Our Disposition



In our view, the authorities relied upon by the Trial Court and Citizens miss the mark.


Coppedge v. Clinton, supra, does not support the District Court's order. The challenge there was lack of jurisdiction for want of requisite diversity of citizenship. This Court did, to be sure, remand for trial on the jurisdictional issue only. The remand in Coppedge, unlike the remand in the instant case, was predicated on the use of improper legal criteria applied by the trial court. Such was not the problem in the case at bar. Jurisdiction was simply not established, although properly plead. No mistake in application of legal doctrines or criteria led to the deficiency in this case, as in Coppedge. There is no similarity between the two cases.


In the instant case, there is no basis in the record to support the judgment, notwithstanding the fact, as previously observed, that paragraph 3 of Citizens' complaint did, in a pleading sense, contain "... adequate factual allegations to establish standing." Thus, we clearly recognized that there was no deficiency in Citizens' complaint, per se, but that under the circumstances of the proceedings (no answer filed or required and cause submitted on a consolidation of the preliminary with the permanent injunction request as permitted under Rule 65(a)(2)) that "... the burden of establishing all jurisdictional facts was squarely that of the petitioner, Citizens, when the District Court hearing was held." (628 F.2d at p. 1298). We further said that "... at a hearing upon consolidation pursuant to rule 65(a)(2), supra, for permanent injunction, the plaintiff cannot hold back evidence and must fully develop his case" (628 F.2d at p. 1300) and "... this appeal must be dismissed on the ground that ... Citizens, has failed to establish on the record that any constitutionally protected interest of it or its members has been abridged by the challenged display of the Nativity Scene." (628 F.2d at p. 1294).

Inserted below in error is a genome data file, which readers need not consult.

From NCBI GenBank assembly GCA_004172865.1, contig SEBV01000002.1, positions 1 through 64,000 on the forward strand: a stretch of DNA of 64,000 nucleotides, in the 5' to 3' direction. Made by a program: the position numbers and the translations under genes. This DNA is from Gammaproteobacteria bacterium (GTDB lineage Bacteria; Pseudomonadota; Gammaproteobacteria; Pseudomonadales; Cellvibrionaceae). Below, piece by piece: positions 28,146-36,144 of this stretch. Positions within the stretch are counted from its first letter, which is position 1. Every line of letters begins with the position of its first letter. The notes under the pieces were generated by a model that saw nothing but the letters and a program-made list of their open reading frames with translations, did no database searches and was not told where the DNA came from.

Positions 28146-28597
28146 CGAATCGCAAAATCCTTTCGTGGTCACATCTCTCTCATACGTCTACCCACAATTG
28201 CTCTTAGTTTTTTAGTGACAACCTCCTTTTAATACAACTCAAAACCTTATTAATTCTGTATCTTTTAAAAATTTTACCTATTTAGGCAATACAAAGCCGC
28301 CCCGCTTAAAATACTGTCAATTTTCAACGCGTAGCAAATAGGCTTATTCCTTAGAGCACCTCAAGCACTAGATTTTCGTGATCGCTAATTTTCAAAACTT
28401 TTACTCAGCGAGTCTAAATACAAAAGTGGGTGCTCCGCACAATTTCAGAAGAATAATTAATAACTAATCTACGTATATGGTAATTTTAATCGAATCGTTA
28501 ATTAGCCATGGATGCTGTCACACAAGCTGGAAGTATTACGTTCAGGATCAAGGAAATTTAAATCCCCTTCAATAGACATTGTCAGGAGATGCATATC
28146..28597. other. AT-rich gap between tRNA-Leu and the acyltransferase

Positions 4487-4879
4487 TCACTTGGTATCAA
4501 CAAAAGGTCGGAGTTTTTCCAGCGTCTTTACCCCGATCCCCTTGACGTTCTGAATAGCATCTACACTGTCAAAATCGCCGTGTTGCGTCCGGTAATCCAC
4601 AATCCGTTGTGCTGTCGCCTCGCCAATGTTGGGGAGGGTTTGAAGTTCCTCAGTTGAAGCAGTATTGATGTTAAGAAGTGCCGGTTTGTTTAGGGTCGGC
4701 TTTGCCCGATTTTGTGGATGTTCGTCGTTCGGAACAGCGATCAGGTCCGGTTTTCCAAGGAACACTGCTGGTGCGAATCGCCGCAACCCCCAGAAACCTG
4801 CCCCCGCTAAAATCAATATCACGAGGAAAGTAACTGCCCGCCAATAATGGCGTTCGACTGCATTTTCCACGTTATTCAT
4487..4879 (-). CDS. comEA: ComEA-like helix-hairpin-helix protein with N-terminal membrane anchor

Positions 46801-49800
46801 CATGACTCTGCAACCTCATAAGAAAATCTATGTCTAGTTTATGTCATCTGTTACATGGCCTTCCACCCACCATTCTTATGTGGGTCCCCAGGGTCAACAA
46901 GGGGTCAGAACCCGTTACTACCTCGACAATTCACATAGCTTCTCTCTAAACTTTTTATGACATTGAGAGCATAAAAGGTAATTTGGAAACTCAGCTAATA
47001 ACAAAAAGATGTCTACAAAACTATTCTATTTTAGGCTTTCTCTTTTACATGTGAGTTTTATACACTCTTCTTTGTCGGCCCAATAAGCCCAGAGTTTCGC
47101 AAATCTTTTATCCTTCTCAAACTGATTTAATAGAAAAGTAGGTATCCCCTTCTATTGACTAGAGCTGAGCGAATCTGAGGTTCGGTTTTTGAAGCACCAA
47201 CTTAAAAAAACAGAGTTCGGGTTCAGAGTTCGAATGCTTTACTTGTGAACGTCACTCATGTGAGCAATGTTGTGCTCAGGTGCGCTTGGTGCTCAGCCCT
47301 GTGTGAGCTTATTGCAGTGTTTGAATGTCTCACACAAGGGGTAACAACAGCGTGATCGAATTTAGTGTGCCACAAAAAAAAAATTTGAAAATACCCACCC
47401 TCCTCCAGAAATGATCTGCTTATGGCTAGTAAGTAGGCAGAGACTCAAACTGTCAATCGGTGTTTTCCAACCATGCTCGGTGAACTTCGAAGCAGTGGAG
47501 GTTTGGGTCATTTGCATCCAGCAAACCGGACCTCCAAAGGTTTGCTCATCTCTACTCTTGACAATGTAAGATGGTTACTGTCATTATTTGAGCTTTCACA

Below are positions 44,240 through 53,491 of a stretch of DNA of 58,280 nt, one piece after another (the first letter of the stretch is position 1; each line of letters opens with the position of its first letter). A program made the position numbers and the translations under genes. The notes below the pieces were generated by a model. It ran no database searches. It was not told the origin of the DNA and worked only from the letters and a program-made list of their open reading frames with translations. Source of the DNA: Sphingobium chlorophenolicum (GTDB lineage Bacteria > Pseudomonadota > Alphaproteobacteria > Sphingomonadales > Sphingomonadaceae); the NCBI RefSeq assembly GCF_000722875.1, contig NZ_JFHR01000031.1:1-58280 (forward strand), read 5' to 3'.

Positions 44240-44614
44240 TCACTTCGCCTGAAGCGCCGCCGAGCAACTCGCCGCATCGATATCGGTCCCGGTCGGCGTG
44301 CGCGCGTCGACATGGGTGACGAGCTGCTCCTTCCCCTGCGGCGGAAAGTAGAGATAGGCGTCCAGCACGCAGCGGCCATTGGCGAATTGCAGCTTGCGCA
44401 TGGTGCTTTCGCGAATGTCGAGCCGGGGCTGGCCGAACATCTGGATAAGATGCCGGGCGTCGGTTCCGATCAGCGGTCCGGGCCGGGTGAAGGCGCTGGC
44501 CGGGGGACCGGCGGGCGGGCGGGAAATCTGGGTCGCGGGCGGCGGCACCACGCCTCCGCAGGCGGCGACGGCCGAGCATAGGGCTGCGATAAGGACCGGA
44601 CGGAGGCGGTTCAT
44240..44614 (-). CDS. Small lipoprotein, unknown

Citizens' reliance on Sierra Club v. Morton, supra, Warth v. Seldin, supra, Simon v. Eastern Ky. Welfare Rights Org., supra, Gladstone Realtors v. Village of Bellwood, supra, Whitelock v. Leatherman, supra, and Buell v. Sears, Roebuck and Co., supra, is misplaced. Those opinions deal with defects in pleadings relating to the adequacy of allegations of standing. They hold that litigants should be accorded liberal rights to amend the complaint or by other pleadings in order to cure the jurisdictional defects existing in the allegations. We have no quarrel with those decisions. They do not, however, apply to the case at bar.


We reiterate and emphasize that no jurisdictional defects existed in the complaint or allegations in the case at bar. We specially recognized this fact in our opinion. The defect, we pointedly observed, was that of proof. Citizens failed to "... present any evidence, direct or circumstantial, relative to its organizational status, structure, purpose or relationship with any person or persons. Witnesses called by Citizens did not testify relative to Citizens or their associational relationship thereto. Furthermore, no witness testified that he or she was a taxpayer of the City and County of Denver of the State of Colorado. To be sure, the witnesses did testify to matters going to the merits of the First Amendment claims." (628 F.2d at p. 1298).